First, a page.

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European Languages and Literatures

European Studies

Cultural knowledge and the awareness of being part of a global reality involve the need to understand individual cultural identities. Europe's history, its myths, and ongoing realities have always been, and still are, part of a complex process requiring the study and the implications of disciplines that span from the arts and humanities to the social sciences. These courses encourage students from different ethnic backgrounds and cultures to think critically, to develop their individual creativity and research interests, and to improve their writing skills. The courses serve to enrich the students' knowledge of the liberal arts tradition across the spectrum of European cultures. They may be combined with courses required for students' majors or minors. Students with an interest in European and non- European languages who are studying other fields— anthropology, art, business and liberal arts, comparative literature, economics, education, film and media studies, history, Jewish studies, linguistics, political science, sociology, women's studies, or world studies—can broaden their perspectives and prepare themselves for graduate study as well as future careers by taking EURO courses.



EURO 120. Writing about European Literature and Culture. 3 hrs. lec.; 3 cr.
Prereq.: English 110. EURO 120 fulfills the College Writing 2 requirement and builds on the work of English 110 (College Writing 1), in order to teach the conventions of writing in the discipline of European Literature and Culture. Students will read, discuss, and write about authentic French, German, Italian, Modern Greek, and/or Russian literary and cultural materials. Students will develop analytical and writing skills by performing close readings of primary texts, contextualizing their interpretations through discussions of secondary texts, and developing their own original theses on European literary and cultural productions. This course satisfies the College Writing 2 (EC2) Pathways requirement.


Adjunct Faculty

Nora Carr


Queens Hall 205L

Nora Carr is currently a PhD candidate in Comparative Literature at the CUNY Graduate Center. She holds a BA in History and French from NYU and an MA in Comparative Literature from the Graduate Center. Her interests include 20th-century French, German, and Latin American literature.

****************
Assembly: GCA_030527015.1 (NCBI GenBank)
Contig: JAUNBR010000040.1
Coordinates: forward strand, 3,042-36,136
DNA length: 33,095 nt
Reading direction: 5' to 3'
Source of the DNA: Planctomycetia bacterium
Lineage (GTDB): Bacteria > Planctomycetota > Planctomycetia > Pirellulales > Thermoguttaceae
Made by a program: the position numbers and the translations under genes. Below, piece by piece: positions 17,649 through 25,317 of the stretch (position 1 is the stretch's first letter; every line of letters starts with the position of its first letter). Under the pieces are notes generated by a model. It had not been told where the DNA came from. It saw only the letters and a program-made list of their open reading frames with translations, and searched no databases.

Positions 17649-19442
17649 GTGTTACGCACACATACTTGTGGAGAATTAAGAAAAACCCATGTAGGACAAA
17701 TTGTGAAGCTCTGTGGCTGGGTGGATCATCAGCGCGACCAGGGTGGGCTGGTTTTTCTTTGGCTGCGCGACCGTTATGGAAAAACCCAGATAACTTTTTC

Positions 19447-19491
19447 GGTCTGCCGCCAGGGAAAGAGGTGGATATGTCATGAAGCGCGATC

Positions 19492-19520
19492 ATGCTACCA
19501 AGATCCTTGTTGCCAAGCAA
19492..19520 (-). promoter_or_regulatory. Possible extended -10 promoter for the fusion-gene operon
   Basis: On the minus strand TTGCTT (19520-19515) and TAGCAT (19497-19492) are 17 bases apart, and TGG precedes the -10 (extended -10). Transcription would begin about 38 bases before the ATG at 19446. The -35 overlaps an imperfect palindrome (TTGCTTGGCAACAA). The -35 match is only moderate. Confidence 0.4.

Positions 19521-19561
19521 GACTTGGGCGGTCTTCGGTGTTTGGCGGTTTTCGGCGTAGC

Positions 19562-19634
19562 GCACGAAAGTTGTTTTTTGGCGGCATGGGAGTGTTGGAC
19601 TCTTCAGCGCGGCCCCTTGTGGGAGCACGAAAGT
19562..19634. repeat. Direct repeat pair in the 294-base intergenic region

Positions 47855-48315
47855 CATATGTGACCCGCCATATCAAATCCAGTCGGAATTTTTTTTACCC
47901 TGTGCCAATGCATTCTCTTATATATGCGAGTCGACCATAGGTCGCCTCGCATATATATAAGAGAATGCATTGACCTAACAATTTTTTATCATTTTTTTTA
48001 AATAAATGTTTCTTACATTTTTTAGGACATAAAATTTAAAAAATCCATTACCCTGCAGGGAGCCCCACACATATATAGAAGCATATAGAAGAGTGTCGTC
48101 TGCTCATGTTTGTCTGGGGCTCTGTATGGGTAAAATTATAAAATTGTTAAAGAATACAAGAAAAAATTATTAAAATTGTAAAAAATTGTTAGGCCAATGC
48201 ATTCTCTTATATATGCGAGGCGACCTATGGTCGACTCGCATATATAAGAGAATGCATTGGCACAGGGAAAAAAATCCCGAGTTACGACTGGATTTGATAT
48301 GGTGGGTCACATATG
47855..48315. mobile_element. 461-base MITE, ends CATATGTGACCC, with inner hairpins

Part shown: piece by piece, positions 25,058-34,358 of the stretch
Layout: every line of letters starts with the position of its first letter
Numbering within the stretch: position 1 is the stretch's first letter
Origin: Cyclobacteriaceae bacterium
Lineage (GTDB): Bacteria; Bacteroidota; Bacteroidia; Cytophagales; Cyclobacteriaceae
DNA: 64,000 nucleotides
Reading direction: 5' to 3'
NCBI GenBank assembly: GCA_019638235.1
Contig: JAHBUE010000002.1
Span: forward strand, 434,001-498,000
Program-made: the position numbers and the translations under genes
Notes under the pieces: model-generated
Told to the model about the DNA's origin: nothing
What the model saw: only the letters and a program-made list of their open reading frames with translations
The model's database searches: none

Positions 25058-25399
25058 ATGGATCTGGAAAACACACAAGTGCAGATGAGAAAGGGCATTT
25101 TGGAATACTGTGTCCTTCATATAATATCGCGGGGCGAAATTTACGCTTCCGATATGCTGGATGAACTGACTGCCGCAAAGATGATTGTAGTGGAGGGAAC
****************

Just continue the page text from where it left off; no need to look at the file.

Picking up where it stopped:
Yves Cloarec Queens Hall 205L

Professor Cloarec was born in Martinique, French West Indies; he holds a French Baccalauréat degree, a Bachelor's in Political Science and English from Columbia University, and an MFA in Creative Writing and Literary Translation from Queens College.

Cloarec is the recipient of the 2014 Queens College-Hanging Loose Translation Prize for Inside My Own Skin, his translation of the prize-winning non-fiction narrative Dans ma peau (2010) by Guillaume de Fonclare, the Director of the World War I Museum in Picardy, eastern France. His other current translation projects include:

  • I, Zenobia, Queen of Palmyra, a fake—but historically accurate—diary of the Third Century Arab Queen who defied Rome for two decades;
  • The Banker and the Parrot, an also fake and also historically accurate diary of French-born sea-captain Stephen Girard who became America's first multi-millionaire;
  • Dostoyevsky Should Burn in Hell by Attiq Rahimi, an Afghan exile living in Paris and writing in French, is a war-torn Kabul reenactment of Crime and Punishment: what is one more crime amid so much barbarity?

Nicole Paronzini Queens Hall 205L

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Due to the impact of the COVID-19 virus, there are currently no regular in-person office hours. For all matters, please send an email to the chair or assistant, or leave a phone message.


Leave a Phone Message: 718-997-5980

Faculty can be reached by email and are holding office hours by phone or videoconference. See faculty contact information.

Chair: Gerasimus Katsan

Dept. Office: Queens Hall 200
Phone: 718-997-5980
Fax: 718-997-5072

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The French/Francophone Club received a commendation from the French Ambassador for “Hors Centre/Outside the Center,” their guidebook to New York City.


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